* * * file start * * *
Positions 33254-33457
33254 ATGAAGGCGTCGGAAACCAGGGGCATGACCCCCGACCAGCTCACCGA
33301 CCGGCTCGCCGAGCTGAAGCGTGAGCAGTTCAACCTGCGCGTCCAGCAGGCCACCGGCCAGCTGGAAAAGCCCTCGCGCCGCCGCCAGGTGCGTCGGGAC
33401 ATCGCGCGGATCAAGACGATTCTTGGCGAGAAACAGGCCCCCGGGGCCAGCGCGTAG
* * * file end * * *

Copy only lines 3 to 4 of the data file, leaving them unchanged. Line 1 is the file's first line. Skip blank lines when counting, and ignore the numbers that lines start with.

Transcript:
33301 CCGGCTCGCCGAGCTGAAGCGTGAGCAGTTCAACCTGCGCGTCCAGCAGGCCACCGGCCAGCTGGAAAAGCCCTCGCGCCGCCGCCAGGTGCGTCGGGAC
33401 ATCGCGCGGATCAAGACGATTCTTGGCGAGAAACAGGCCCCCGGGGCCAGCGCGTAG